1. Put your Apache jMeter binary files on Jenkins machine
  2. Run jMeter tests in headless mode from Jenkins job, generating the xml test report
  3. Analyze reports with Jenkins Performance Plugin

Let’s get into details!

1. Put your jMeter binaries on Jenkins

Apache jMeter does not require installation so you can just copy the files that you currently use to the Jenkins server. Thanks to it you will have all the plugins ready to use. Then make sure that user that runs jenkins has access rights to execute jMeter.

2. Run jMeter tests from Jenkins job

Create Jenkins job and, as a Build Step, Execute Shell commands:

#remove previous reports
rm jMeter/reports/*.jtl -f

#run tests
$JMETER_PATH/jmeter -n 
     -t jMeter/suites/sampleSuite.jmx 
     -l jMeter/reports/sampleSuiteReport.jtl 
     -p jMeter/properties/


  • $JMETER_PATH is a path where you put jMeter binaries (for example /opt/apache-jmeter-2.13/bin/)
  • -n param means that jMeter will be run in headless mode
  • – t jMeter/suites/sampleSuite.jmx is a test suite that you are going to run
  • -l jMeter/reports/sampleSuiteReport.jtl is a result report file that will be generated. This file will be interpreted by Jenkins Performance Plugin
  • -p jMeter/properties/ is a properties file where you configure the report file format to XML (interpreted by default in Jenkins Performance Plugin)

By default the .jtl report file is in the csv format. Jenkins Performance Plugin can read the csv, however the default format for it is xml. By the same token I use file with one line indicating that the jtl output should be xml:

3. Analyze reports with Jenkins Performance Plugin

Install the Performance Plugin on your Jenkins instance. To use it, add the Post Build Action to your job, providing the path to .jtl report files:


Jtl files will be interpreted each time the job is executed. Moreover in the job page on Jenkins you have new option in menu: Performance Trend, where you can find (on graphs) how your performance was changing over time at each build:


Automate Jenkins job creation with DSL

28 02 2016

Jenkins job creation in Web UI is simple but still – manual creation takes time. Depending on your coding and testing practices you may find it acceptable or burdensome and costly.

Jenkins DSL allows you to define Jenkins job in groovy script file, put it on VCS and allow Jenkins to create and execute jobs based on it. The another advantage is that you get your jobs versioned along with codebase.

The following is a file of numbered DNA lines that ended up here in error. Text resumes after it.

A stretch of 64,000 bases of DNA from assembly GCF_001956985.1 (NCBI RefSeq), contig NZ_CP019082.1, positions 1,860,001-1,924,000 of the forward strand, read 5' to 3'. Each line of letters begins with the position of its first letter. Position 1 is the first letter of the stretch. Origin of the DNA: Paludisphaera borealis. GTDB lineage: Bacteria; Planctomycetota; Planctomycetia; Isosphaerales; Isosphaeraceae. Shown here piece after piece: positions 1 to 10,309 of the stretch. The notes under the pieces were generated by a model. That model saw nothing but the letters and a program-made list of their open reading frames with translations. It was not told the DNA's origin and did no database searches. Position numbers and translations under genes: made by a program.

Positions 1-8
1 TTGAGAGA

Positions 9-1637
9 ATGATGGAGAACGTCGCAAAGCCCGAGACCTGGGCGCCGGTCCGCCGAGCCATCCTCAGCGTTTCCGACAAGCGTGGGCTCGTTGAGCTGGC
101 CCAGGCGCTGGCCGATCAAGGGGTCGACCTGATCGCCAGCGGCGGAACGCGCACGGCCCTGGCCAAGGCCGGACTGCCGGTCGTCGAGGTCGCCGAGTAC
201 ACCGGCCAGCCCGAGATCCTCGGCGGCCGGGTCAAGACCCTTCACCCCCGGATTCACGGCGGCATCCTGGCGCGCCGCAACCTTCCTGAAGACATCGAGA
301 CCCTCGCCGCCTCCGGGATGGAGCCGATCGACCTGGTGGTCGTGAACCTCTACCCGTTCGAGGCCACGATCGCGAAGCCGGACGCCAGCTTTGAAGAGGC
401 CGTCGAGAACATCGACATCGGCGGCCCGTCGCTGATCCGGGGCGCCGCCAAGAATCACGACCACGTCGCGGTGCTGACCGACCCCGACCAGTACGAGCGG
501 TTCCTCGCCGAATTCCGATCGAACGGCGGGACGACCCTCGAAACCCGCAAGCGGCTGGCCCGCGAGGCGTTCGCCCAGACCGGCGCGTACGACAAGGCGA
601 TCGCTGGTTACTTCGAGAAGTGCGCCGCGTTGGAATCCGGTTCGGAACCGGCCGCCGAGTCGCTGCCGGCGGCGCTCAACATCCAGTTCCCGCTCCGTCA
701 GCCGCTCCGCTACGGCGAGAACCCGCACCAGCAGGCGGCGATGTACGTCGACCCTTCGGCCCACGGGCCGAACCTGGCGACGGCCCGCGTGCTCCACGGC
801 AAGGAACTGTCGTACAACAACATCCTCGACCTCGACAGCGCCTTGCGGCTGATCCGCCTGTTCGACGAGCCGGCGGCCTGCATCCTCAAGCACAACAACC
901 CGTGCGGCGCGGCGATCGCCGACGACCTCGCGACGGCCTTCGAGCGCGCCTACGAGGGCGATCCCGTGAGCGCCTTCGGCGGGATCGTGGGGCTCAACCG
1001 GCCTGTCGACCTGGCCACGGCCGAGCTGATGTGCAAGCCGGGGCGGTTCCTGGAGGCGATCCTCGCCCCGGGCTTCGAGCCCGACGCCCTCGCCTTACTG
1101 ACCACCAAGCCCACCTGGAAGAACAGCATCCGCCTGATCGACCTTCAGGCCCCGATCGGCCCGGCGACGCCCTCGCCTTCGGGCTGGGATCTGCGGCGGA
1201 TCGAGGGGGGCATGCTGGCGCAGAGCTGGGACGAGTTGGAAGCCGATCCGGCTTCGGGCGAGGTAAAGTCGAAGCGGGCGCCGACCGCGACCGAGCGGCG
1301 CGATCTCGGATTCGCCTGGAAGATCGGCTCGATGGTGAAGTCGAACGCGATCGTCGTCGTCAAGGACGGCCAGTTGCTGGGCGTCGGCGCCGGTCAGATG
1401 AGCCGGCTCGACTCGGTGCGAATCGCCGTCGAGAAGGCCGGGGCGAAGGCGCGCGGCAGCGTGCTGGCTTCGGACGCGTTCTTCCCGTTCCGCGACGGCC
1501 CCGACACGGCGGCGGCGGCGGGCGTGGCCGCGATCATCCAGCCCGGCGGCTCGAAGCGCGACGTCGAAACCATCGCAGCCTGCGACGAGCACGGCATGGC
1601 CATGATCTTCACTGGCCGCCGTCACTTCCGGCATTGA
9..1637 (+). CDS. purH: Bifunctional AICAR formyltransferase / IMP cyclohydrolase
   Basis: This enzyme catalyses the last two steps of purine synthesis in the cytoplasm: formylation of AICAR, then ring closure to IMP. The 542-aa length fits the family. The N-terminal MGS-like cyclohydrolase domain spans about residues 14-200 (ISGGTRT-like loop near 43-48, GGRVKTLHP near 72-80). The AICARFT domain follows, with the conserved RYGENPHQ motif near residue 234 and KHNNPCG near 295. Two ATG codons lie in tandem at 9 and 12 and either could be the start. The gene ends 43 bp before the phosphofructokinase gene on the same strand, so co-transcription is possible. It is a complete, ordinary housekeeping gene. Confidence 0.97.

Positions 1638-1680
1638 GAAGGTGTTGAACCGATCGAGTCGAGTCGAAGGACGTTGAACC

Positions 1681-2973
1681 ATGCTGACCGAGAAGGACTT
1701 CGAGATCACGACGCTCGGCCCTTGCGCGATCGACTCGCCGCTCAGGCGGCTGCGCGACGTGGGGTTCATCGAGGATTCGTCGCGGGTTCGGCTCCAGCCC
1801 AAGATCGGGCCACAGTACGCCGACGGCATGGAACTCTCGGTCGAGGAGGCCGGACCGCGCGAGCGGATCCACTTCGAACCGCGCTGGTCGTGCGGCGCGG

So… is that hard? Having Jenkins configured to build your code it requires few steps to build jobs from DSL:

1. Install Jenkins Job DSL plugin

Simple thing to begin: go to your Jenkins’ Management page, find the Job DSL plugin and install it (

2.Create the Seed Job

That is the job that will create other jobs. Do it like any other job creation: Select the ‘New Item‘, give it a name (in my case ‘dsl-demo’) and select type of ‘Build a free-style software project‘ (or ‘Freestyle project’).

Remember to configure the Code Repository url and credentials where this job will do the checkout and find the DSL script files.

3. Configure DSL scripts files location

Then in your job configuration add build step named: ‘Process Job DSLs’ (provided by Job DSL plugin). I am going to use the script files located in the filesystem (Jenkins’ workspace), versioned in my git repo. All of them will be located under the Jenkins/jobs/ directory in my VCS with the .groovy extension. So the path in my config is:


Where I have one file as for now, named:


Remember to follow naming conventions for files: script names may only contain letters, digits and underscores, but may not start with a digit

4. DSL Script file content

First of all to simply make Jenkins create the job it is sufficient to have such content in DSL script:

job('simpliest-job-ever') {
    steps {
        shell('echo hello from your automated job!')

Here I am creating the job with a name ‘simpliest-job-ever’ with one step inside. The step is using shell plugin and executing the echo command.

5. Run Seed Job

Now is the time to push the DSL file to the git server and trigger the Seed Job execution. The effect found in Jenkins console after running my Seed job was: